The Notch signalling pathway, which is necessary for several biological processes such as cellular proliferation, differentiation and apoptosis is considered an oncogenic pathway [144]. Aberrant Notch signalling is associated with several human diseases including cancers where it alters the developmental state of the cells and consequently maintains them in a proliferative or undifferentiated state [149]. It was reported the over-expression of Notch-3 in patients with precancerous cervical lesions and cervical cancer as compared to normal cervix tissue [149]. This supports that the activation and deregulation of Notch signalling may provide a permissive environment for the development of early pre-cancerous lesions which may lead to proliferation of HR-HPV associated cervical tumors [149,150].

The hedgehog signaling pathway is involved in cell proliferation and differentiation during embryonic development [151,152]. Xuan, et al., observed that the hedgehog-signaling pathway was extensively activated in carcinoma and CIN of uterine cervix [153]. Additionally, they reported that expression of the hedgehog-signaling pathway is greatly enhanced over the CIN I/II/III-carcinoma sequence in the uterine cervix [153]. They suggested that the inappropriate activation of the hedgehog-signaling pathway and inactivation of p53 by E6 proteins from HR-HPV exert a synergistic effect on the uterine cervix carcinogenesis [153].

Thus, we have briefly seen in this minireview that multiple processes and signaling pathways are altered by the HR-HPV E6 and E7 oncoproteins in cervical carcinogenesis [1,11]; among other affected processes, genomic instability plays a central role leading to mutations in cellular genes, which cooperate with the initial necessary steps induced by HR-HPV oncoproteins, including inactivation of two important tumor suppressor pathways (pRB and p53). Cervical cancer may represent an important model to understand the different oncogenic mechanisms and processes involved not only in this neoplasia but also in the development of other human malignancies. Strategies to improve the different aspects of immune surveillance and the understanding of the multiple cellular pathways directly or indirectly modified by the HR-HPV E6 or E7 oncoproteins must be considered in optimal and effective cervical cancer therapeutic approaches. Likewise, the miRNAs and cancer stem cell-related markers expression could serve as novel molecular targets for the treatment of HPV positive cervical cancer.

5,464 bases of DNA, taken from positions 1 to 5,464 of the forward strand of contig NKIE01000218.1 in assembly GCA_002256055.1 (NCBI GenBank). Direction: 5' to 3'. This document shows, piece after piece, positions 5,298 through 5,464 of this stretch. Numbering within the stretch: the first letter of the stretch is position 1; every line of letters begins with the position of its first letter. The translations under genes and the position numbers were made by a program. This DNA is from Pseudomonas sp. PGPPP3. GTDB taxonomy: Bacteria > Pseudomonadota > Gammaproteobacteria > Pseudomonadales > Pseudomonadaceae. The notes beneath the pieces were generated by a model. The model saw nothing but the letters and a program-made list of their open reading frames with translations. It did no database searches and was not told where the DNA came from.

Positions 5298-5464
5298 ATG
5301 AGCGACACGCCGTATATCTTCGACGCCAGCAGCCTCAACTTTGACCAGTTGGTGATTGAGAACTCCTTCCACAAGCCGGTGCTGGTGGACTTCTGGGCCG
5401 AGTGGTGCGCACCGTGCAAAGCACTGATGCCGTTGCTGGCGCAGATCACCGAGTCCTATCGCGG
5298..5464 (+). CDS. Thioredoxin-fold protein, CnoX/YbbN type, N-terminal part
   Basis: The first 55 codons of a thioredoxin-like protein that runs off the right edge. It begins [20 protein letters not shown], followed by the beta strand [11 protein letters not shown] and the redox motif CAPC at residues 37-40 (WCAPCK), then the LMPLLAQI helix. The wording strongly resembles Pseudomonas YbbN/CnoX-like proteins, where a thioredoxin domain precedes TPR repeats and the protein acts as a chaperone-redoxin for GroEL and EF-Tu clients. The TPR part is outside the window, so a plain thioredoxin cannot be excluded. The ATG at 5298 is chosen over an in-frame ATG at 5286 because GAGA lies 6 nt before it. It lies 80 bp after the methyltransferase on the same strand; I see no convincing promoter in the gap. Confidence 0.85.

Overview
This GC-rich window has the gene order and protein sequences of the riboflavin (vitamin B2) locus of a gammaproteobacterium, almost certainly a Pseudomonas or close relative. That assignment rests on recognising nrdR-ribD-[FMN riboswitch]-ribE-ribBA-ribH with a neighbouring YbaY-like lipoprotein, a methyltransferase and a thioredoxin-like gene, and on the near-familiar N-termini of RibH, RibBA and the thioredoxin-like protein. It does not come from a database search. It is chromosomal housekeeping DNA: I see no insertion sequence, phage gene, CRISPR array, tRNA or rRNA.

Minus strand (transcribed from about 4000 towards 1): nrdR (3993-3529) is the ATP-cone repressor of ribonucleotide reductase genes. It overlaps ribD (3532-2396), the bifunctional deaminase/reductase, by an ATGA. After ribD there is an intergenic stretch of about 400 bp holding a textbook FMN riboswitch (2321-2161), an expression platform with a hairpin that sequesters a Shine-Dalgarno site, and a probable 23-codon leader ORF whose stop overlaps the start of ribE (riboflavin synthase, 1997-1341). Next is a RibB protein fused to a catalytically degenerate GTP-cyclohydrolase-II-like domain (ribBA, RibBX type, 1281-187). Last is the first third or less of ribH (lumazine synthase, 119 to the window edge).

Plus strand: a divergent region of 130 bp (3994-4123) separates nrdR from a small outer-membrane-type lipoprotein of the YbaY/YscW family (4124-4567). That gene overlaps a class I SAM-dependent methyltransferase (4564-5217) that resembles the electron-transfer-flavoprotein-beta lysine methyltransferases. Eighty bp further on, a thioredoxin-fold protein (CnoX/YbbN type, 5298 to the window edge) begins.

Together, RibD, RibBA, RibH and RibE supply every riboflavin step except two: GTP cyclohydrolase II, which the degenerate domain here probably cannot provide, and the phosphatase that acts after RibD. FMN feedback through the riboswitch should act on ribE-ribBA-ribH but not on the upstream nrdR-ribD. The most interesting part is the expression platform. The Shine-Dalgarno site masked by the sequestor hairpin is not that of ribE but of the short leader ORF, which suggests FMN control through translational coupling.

Acknowledgment

The authors would like to thank Enrique García-Villa (CINVESTAV-IPN) and Mariano Enoc Cortes-Malagon (Unidad de Investigación, Hospital Juárez de México) for reading of this manuscript.